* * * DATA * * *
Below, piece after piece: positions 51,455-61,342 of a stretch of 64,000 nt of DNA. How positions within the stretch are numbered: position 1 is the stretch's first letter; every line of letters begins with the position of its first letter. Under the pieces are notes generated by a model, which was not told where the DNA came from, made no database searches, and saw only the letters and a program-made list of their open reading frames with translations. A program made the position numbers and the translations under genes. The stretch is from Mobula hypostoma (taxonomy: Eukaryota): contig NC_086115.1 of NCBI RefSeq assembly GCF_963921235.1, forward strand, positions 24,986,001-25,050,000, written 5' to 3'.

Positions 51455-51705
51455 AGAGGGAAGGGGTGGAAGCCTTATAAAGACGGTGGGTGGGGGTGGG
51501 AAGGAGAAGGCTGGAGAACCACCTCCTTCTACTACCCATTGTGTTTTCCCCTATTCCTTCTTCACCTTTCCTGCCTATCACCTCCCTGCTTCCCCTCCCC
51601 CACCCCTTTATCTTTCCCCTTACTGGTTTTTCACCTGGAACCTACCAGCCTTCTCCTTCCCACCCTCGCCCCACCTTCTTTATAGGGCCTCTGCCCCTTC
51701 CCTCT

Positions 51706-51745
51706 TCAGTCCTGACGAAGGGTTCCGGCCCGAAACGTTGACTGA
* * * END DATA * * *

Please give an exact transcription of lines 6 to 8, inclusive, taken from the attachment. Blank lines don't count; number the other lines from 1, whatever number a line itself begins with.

51701 CCTCT

Positions 51706-51745
51706 TCAGTCCTGACGAAGGGTTCCGGCCCGAAACGTTGACTGA